Please, click here to read this article in pdf format: may-2-2011 Today we could discuss the most important developments that have unfolded since we last wrote on April 18th. We could discuss the rationale of Greece’s debt restructuring, the monetary policy of the ECB going forward, the slow acknowledgement that Spain will not be spared, [...]
Please, click here to read this article in pdf format: may-2-2011
Today we could discuss the most important developments that have unfolded since we last wrote on April 18th. We could discuss the rationale of Greece’s debt restructuring, the monetary policy of the ECB going forward, the slow acknowledgement that Spain will not be spared, the weakness of the USD or its counterparty, the unstoppable rise of gold. Our readers know that we warned about some of these issues (Spain, gold, stagflation) with fortunate timing and our thoughts on why the Euro has risen or why we are facing stagflation (i.e. jobless claims have suddenly began to stabilize and rise, GDP change has not met expectations) are on record for anyone to see. This morning however, we want to dig deeper. We don’t want to discuss things you may already know, but want to suggest why mainstream economists, like Ben Bernanke, continue to believe (unlike us) that this crisis can be fixed. We think (unlike them) this crisis ends in a currency crisis of a magnitude never seen before, with a transfer wealth of unthinkable proportions.
When Ben Bernanke gave his press conference last Wednesday, he labeled the increase in commodity prices of a temporary nature and dismissed his responsibility in the depreciation of the USD. The Chairman of the Fed reiterated the Fed’s mandate, as a natural way to shield himself from unwelcome questions. This mandate is dual, seeking to maximize employment, providing price stability. There is a popular perspective of this dual mandate, which is expressed in what is known as Taylor rule. The rule seeks to find an approximation to the changes in policy rate, driven by the rate of inflation and the level of activity (i.e. the other side of the unemployment coin) in a currency zone. The equation is written:
Or: Target short term nominal interest rate = Rate of inflation + equilibrium real interest rate + coeff a * (gap between current rate of inflation and target rate of inflation) + coeff. b* (gap between current GDP and potential GDP).
As you can see, mainstream economists (including Mr. Bernanke) believe that there exists: (1) a “target” rate of inflation, (2) an equilibrium real interest rate, and (3) a potential GDP.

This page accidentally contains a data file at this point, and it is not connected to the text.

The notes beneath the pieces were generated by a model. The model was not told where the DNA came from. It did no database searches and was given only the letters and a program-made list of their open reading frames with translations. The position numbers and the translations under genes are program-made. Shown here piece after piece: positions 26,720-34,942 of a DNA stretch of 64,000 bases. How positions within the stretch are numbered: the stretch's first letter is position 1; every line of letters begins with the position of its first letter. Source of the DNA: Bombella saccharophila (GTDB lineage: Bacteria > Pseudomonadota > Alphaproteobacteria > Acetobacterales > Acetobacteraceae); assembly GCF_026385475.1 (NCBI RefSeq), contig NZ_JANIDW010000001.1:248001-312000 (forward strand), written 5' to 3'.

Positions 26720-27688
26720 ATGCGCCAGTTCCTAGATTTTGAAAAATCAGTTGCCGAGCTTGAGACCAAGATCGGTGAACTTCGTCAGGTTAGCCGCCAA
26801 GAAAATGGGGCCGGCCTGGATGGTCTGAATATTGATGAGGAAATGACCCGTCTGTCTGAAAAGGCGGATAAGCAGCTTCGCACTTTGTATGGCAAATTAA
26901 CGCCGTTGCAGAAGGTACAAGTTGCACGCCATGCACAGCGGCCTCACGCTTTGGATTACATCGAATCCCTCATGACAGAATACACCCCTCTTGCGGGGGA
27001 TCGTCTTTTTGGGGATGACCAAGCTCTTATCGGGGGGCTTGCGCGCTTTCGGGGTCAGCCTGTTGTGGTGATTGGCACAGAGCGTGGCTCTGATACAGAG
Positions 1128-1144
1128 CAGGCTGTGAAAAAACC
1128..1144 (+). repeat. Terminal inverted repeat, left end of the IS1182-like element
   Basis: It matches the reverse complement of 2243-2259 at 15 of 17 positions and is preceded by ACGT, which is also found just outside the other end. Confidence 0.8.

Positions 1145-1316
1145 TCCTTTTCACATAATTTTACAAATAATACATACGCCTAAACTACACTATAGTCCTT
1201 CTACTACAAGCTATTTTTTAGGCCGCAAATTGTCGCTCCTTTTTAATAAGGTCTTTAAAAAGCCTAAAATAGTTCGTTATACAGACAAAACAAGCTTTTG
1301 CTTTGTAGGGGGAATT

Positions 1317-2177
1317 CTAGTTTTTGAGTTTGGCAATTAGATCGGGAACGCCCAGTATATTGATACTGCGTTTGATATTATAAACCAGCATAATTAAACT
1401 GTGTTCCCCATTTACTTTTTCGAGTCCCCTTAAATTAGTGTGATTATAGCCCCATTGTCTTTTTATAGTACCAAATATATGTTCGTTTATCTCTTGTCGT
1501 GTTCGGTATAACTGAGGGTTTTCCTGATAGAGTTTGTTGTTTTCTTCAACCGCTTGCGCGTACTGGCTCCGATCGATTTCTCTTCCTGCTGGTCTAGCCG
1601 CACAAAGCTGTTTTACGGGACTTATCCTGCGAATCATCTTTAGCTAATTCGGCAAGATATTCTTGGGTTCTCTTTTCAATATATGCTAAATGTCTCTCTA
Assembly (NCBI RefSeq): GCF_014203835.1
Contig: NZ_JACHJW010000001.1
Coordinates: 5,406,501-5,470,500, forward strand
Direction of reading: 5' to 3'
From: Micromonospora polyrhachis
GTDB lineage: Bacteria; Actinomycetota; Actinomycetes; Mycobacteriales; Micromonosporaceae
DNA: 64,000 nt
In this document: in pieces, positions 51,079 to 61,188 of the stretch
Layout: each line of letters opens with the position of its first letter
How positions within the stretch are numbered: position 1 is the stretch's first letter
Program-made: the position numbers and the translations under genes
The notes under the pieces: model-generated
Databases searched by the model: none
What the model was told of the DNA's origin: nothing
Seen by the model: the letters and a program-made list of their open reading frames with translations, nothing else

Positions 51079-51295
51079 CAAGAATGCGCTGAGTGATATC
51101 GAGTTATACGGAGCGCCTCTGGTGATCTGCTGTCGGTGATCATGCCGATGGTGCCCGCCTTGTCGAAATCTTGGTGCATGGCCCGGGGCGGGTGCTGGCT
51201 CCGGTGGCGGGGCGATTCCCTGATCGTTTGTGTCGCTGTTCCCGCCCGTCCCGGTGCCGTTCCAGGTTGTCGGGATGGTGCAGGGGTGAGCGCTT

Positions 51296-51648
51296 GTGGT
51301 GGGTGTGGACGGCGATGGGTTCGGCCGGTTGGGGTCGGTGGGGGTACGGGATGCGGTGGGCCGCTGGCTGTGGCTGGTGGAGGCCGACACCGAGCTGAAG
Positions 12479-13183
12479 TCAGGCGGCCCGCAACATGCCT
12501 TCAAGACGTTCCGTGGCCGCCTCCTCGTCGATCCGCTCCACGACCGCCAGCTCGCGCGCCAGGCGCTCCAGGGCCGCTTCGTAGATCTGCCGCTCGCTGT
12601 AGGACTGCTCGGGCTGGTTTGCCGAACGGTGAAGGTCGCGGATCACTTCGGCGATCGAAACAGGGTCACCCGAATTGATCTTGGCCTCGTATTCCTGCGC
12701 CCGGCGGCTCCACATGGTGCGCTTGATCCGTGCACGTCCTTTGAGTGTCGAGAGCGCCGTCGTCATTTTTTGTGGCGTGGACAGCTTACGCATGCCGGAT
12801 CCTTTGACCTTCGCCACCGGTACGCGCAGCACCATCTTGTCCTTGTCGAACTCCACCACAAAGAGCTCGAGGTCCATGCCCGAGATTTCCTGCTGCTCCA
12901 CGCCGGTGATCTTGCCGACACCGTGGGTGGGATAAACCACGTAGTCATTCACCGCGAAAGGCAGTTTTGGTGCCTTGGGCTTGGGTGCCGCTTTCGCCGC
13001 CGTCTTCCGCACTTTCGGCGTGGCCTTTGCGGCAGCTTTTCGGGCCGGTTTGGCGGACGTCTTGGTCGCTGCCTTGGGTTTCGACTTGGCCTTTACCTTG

However, none of these three concepts exists. They are only the mental tools of economic planning. When you think that there is a “target” rate of inflation, you assume that you can control the inflationary process and furthermore, it shows that you don’t understand what inflation is. Why? Because inflation is nothing else than the non-neutrality of money expansion at work. Not all prices rise or fall at the same time. It is relative prices that changed, with QE1 or QE2. To believe that one can target a rate of inflation is to believe that one can manipulate this non-neutrality of money. This is false and absurd. Ignoring this point explains why Bernanke believes that the price in commodities is of a temporary nature. In his mind, inflation can be targeted.
The next misleading concept is that of the existence of an equilibrium rate of interest. We believe this is self-explanatory, for there isn’t a single rate of interest, let alone equilibrium. If there was one, there would be no need for money as a medium of indirect exchange. This point was thoroughly addressed by Don Patinkin (ref. “The Indeterminacy of Absolute Prices in Classical Economic Theory”, 1949, Econometrica)
The last error lies in believing that there is a known potential GDP. This is a mechanic, Marxist, view of human action. It ignores the role of relative prices. Does anyone believe that a firm will hold inventory or work below capacity at a loss, just out of stubbornness? When a firm decides to lower output, or the use of resources, that decision is rationally driven, to remain profitable. The relative prices between inputs (and only one of which is capital) and output tells the entrepreneur that the apparently under-potential output is the profitable choice at hand. A potential higher output represents a potential loss.
In summary, the dual mandate of the Fed assumes the correctness of the price level doctrine. But in fact the whole mode of reasoning behind the Taylor rule is a typical case of arguing in circle. Its equation already involves the assumption which it tries to prove. It is essentially nothing but a mathematical expression of the untenable belief that there is proportionality in the movements of prices, unemployment and interest rates.